Though these ideas are authentic, they are not necessarily progressive nor an accurate representation of reality: to the contrary. Since everyday life is conducted under the power of capital, people’s understandings largely accept the rules of the game. As capitalism constructs people as individuals, the rules of the game are unavoidable, and are therefore seen as natural. Thus people tend to accept: the right of capital to invest, organise production and direct labour as it pleases; the divisions of labour by manual/mental and skilled/ unskilled work, by gender and ‘race’, and by area; the gendering of domestic and care work; the competition of all against all for jobs; the solace of commodity consumption so that creativity takes the alienated form of consuming; and that if you fail to achieve your needs or desires, you have only yourself to blame.
This naturalisation of capitalism is reinforced by the reifying logics of value. Capitalism is the production by workers of value, socially-necessary labour time, realised by capital in the sale of the produced commodities, with the surplus value appropriated and accumulated by capital. Workers thus have to labour to make their employer profitable; capital has to achieve a certain rate of return, and has to grow or die; workers have to relate to others via the purchase of the commodities the latter have produced; housing has to be organised by a capitalist market; governments have to balance budgets. These things are required not because they meet human needs, nor because anyone has willed them, but because value operates that way; relations between people are mystified as the impersonal logic of money.
Capitalism is not, however, a functional system but is riven by multiple contradictions. It systematically fails to meet human needs both material and mental. People therefore resist its logics. Individual resistance cannot shake capital, and is often destructive of the individual and others. But when resistance is collective, it can challenge the rule of value, and thus develop understanding of the reality hidden by the fetishes of value.
But how do people decide whether and how to resist? In evaluating people’s support for political projects, I draw on pragmatism: people judge political projects not simply in reference to their interests but by their apparent feasibility. (Conversely, ‘interests’ exist only in relation to feasible projects for meeting them.) Feasibility depends on the social and political context, but also the adequacy of political strategy and leadership. Thus in contrast to recent converts to pragmatism, I do not think that only tiny, local reforms are feasible, only that in a period of working class defeat they may appear to be the most feasible strategy. More radical strategies, and thus more radical understandings, are always possible through strong strategy and organisation. This theorisation is developed in ‘Workers’ strategies to secure jobs’. (See also the two articles by Charles Post in Against the Current, 2006).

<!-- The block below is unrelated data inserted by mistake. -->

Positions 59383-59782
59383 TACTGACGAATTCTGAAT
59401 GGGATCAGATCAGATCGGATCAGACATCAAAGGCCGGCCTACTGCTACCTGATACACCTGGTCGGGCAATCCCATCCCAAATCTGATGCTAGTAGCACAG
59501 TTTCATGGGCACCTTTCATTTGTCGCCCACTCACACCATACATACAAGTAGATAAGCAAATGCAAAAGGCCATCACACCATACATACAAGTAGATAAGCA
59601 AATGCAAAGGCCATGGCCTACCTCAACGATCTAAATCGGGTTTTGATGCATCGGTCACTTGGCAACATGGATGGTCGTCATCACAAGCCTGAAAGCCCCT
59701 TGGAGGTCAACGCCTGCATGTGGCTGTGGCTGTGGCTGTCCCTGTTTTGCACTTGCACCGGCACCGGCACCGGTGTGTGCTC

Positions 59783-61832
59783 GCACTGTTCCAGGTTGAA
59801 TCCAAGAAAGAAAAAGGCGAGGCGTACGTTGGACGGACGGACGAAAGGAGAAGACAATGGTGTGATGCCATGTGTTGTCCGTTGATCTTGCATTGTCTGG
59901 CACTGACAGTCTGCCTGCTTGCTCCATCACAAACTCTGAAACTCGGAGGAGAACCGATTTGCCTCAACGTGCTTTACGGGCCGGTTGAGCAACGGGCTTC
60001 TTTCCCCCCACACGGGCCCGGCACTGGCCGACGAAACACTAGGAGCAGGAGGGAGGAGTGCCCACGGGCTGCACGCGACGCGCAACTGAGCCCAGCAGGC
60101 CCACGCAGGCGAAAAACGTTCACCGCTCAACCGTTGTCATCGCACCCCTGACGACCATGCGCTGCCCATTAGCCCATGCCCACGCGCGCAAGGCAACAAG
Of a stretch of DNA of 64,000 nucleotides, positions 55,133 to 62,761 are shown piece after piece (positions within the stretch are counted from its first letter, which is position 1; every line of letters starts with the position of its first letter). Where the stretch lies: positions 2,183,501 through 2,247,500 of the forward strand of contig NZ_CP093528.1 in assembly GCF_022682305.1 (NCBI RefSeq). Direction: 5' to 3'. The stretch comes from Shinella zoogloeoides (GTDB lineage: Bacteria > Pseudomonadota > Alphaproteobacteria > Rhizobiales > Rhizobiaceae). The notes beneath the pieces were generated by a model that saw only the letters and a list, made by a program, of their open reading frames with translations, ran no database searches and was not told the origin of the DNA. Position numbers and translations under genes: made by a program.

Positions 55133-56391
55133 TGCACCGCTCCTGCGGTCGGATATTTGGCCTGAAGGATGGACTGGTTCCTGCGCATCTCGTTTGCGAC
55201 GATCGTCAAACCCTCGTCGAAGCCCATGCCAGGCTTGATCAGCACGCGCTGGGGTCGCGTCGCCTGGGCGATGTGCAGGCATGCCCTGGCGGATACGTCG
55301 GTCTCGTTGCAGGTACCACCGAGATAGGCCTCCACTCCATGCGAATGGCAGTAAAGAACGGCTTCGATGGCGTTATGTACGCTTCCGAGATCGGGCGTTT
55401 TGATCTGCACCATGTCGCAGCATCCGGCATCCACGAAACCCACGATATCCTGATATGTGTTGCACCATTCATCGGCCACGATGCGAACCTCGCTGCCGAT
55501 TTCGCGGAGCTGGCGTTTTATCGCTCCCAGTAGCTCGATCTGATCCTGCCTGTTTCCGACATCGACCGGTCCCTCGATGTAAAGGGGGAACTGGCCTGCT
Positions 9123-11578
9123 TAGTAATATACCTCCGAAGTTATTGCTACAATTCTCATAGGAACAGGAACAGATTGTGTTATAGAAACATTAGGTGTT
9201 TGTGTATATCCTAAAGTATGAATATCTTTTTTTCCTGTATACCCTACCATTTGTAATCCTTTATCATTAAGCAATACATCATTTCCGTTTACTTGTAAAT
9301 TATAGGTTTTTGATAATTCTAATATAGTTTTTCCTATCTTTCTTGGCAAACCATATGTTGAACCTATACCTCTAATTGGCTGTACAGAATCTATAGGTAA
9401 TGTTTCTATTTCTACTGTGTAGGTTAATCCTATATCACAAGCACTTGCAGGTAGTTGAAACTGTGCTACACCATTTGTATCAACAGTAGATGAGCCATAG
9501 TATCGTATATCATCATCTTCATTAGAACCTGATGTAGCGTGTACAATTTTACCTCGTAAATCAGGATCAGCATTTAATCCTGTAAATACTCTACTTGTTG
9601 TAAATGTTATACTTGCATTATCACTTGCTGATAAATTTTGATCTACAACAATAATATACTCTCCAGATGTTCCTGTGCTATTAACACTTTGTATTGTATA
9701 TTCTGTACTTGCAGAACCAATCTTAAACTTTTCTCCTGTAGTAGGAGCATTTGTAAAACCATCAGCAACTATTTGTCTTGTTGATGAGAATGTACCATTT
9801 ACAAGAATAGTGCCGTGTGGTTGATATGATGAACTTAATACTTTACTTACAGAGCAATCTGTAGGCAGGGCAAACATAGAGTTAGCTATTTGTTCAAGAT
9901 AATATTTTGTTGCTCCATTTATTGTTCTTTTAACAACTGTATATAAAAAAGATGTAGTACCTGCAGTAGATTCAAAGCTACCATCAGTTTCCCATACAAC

Using this understanding of popular consciousness, I have written on three (overlapping) sites of its development:-
Cultures of work and social life
A central concern of Work, Locality and the Rhythms of Capital is workers’ consciousness derived from their activity in the workplace, its (gendered and racialised) relation to their social reproduction, and the workplace’s setting within the economy as a whole. I analyse varied cultures of work within different London industries, including the perception of skill. I explore how differences and similarities in workers’ labour are seen by them, and hence their ability to go beyond mutual competition and build collective resistance. In my theorisation of the capitalist space economy, ‘Workers’ competition, class relations and space’, I examine how workers’ consciousness is constructed by, and constructs, capitalist production and its spatiality. In ‘Socialism and the social economy’, an important theme is the experience of workers in social enterprises. In my writings on sexuality (see research theme ‘Gay and lesbian life, capitalism and liberation’) I am concerned with how people’s perceptions of their own and others’ sexuality arise from the practices of social life under capitalism. In a different register, some of my publications begin by analysing popular views of the subject, as a necessary starting point for analysing their realities and related political projects: see The Politics of Local Economic Policy, Part 1, and Spaces of Social Exclusion, Part 1 which explores popular understandings of the poor and poverty.